[David Strom's Web Informant] Thoughts about live tweeting during arts performances

David Strom david at strom.com
Wed Oct 9 09:05:46 EDT 2019


Web Informant, October 9, 2019: Thoughts about live tweeting during arts
performances

I realize that I come very late to this issue, but I recently discovered
that many theatrical venues are actually encouraging live tweeting of their
performances, and have done so for many years. As someone who speaks
professionally and encourages live tweeting, I feel somewhat conflicted
about this. Granted, my speeches are more than just cultural events -- or
at least I would like to think so -- but still, there are plenty of people
in my audiences who are using their phones while I am on stage.

The key event was an article in the NY Times this week about the practice
<https://www.nytimes.com/2019/10/06/theater/theater-etiquette-cellphone-anne-sophie-mutter.html>.
As I said, it has been going on for many years. One of our local opera
companies puts on an annual Twitter invitational performance, inviting
social media influencers to attend a single performance gratis and tweet
away during the show.

This is a growing trend
<https://www.wsj.com/articles/opera-to-millennials-please-ruin-the-performance-by-tweeting-1479483330>,
and theatrical companies in numerous cities such as San Francisco, Palm
Beach and Sacramento have established a separate seating section in their
auditoriums called tweet seats where folks are encouraged to use their
phones during the performance. Some even have set up monitors in the lobby
displaying the tweets during intermission. Again, this mirrors many
conferences that I have been to where the collected live tweets are
displayed for all to see. Part of my job as a reporter covering a
conference is to live tweet the event. I have to admit that I get excited
when I see my tweets are trending and liked by other attendees.

I think it is getting harder to make a distinction between live tweeting in
certain venues -- such as a ball game or a professional conference -- and
in others, which just makes the issue more complicated.

I asked a friend of mine who runs a New York theater company what he thinks
of live tweeting and using devices during his performances. "This is a huge
problem. People record our shows on their phones all the time, AND they are
now offended that you ask them to turn OFF their phones. I pretty much felt
like that was the end of civilization as I knew it." My friend told me that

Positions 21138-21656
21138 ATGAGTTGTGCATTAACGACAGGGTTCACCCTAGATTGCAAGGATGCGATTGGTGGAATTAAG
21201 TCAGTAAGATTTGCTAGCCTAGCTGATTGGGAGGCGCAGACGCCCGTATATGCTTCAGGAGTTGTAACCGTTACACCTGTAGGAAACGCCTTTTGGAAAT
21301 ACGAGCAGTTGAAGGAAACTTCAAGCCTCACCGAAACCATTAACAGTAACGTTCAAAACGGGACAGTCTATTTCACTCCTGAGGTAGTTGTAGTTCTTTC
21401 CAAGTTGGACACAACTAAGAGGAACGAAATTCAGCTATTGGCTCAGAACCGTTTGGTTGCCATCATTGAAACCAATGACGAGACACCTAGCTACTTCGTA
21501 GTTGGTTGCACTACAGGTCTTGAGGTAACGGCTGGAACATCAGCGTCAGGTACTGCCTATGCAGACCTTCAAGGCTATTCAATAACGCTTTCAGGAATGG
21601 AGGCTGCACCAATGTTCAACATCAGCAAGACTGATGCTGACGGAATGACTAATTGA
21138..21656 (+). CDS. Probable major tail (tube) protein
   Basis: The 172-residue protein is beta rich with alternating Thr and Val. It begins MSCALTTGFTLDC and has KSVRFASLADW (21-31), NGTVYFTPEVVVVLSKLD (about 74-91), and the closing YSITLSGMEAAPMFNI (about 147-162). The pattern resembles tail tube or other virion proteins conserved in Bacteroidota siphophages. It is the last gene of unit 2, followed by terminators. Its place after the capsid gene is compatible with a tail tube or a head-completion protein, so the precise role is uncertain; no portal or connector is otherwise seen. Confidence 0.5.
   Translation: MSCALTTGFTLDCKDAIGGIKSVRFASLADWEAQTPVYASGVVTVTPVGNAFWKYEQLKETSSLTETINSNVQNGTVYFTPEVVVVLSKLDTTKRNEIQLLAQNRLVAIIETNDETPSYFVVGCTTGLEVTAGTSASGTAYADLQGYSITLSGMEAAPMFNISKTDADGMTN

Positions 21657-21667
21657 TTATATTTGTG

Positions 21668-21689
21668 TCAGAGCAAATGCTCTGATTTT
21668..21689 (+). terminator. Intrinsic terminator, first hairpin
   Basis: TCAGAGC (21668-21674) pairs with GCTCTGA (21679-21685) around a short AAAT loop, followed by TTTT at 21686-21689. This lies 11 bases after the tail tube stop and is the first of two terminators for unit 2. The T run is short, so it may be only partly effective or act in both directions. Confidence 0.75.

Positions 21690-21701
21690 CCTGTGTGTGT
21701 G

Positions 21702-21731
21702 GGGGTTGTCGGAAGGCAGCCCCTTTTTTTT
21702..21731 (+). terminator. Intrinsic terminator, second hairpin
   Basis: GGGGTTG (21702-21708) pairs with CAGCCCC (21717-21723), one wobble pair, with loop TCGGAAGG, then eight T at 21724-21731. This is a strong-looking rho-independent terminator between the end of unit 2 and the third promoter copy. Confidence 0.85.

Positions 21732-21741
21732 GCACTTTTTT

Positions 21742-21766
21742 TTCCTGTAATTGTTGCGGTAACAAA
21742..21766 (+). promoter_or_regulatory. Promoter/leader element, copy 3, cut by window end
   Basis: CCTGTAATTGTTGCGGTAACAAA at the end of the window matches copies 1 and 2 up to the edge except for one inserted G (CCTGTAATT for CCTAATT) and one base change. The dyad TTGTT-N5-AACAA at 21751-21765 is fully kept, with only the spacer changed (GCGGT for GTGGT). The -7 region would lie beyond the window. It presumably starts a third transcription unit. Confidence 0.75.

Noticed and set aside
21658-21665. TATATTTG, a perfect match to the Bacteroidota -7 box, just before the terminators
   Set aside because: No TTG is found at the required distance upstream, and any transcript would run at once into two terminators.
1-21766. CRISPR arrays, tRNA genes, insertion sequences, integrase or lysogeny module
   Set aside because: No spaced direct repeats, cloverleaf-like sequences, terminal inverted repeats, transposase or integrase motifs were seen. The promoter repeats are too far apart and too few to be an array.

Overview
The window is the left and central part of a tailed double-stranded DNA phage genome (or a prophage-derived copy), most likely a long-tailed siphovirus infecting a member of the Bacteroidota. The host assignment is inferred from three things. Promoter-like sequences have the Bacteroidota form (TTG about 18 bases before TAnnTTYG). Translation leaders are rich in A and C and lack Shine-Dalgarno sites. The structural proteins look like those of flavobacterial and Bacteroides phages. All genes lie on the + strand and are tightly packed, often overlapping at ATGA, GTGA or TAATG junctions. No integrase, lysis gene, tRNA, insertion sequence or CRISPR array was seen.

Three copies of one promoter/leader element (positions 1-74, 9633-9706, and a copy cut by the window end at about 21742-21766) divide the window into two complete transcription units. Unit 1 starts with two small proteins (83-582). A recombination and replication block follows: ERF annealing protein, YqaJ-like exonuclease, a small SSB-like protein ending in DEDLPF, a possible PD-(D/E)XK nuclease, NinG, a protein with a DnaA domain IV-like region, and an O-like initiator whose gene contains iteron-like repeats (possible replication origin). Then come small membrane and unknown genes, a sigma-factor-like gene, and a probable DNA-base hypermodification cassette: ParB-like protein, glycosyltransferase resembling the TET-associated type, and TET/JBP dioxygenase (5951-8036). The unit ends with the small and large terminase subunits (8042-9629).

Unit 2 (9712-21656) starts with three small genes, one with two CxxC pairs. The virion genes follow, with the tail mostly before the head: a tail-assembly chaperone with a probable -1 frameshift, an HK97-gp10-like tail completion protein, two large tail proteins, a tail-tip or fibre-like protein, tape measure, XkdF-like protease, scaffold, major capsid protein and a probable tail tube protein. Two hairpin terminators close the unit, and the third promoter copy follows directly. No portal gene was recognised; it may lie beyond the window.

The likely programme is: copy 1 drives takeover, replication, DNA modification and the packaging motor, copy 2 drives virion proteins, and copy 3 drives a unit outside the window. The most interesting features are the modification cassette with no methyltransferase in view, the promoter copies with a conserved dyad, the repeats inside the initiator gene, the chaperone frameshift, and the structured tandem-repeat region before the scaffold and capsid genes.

he "actually has had to crawl down aisles to stop people from texting or
recording."

The Times story notes situations where many Broadway actors have taken the
phones out of the hands of audience members or stopping the show to berate
the phone's owner. My friend echoes this with his own experiences.

There seem to be several issues here:

   - *Should cellphones and other devices be banned completely from live
   performances?* It used to be that devices were banned as a distraction
   for the cast and other audience members, either because of the lit screen
   or because someone was actually on the phone during the show. But now that
   most phones have video cameras, it is a larger issue. An artist or theater
   company has a right to control their recorded performance.
   - *Should an artistic company encourage live tweeting?* I kind of get
   it: especially for opera, its audience is aging rapidly, and having live
   tweeting is a way to show they are hip and relevant and seed interest in a
   younger crowd that may attend other shows. Of course, for those shows they
   might be forced to just watching and listening. My friend has further
   commentary: "To be honest, my only objection is the fact that a huge
   portion of the artistic process is reflection — that moment to think about
   what you really feel about something that was presented.  A knee-jerk
   reaction isn’t enough. You need to pause and really connect to a feeling.
   As a frequent theatergoer, I’m not sure sometimes how I feel until the next
   day or several days later after I have seen a performance." He makes a good
   point.
   - *Is this a problem just for the millennial generation*? I think it is
   applicable to all ages. Our attention spans have gotten shorter, our focus
   is less in living in the moment and more about sharing it with our
   "audience" and "developing our brand." Indeed, this is the plot line of a
   new novel I am reading (Follow Me
   <https://www.amazon.com/Follow-Me-Kathleen-Barber-ebook/dp/B07THCSQ6N>,
   out in February).

Comments are always welcome here. <https://blog.strom.com/wp/?p=7388>

Self-promotions dep't

Speaking of speaking, you can catch me in several upcoming events. Thursday
I will be at the St. Louis Venture Cafe, talking about Protecting your
online and digital privac
<https://vencafstl.org/event/ways-to-make-my-digital-communications-email-phone-texting-more-private-david-strom-inc/?instance_id=22431>y.
And at the end of the month, you can find me in St. Paul at a conference of
state and local government IT workers talking about  Fears and fulfillment
with today’s IT security <http://mnccc.org/>. For both programs, you can
find copies of my presentation slides here.
<http://slideshare.net/davidstrom> Next week I will be moderating a panel
of local CISOs and CIOs at the local St. Louis chapter of the Society of
Information Management annual CIO forum
<https://simnet.force.com/EventApi__simple_event?id=a1Uf4000000mXTlEAM>. If
you are interested in hiring me for an upcoming event that is in a city
that may or may not named for a saint, do let me know how I can help
enhance your program.
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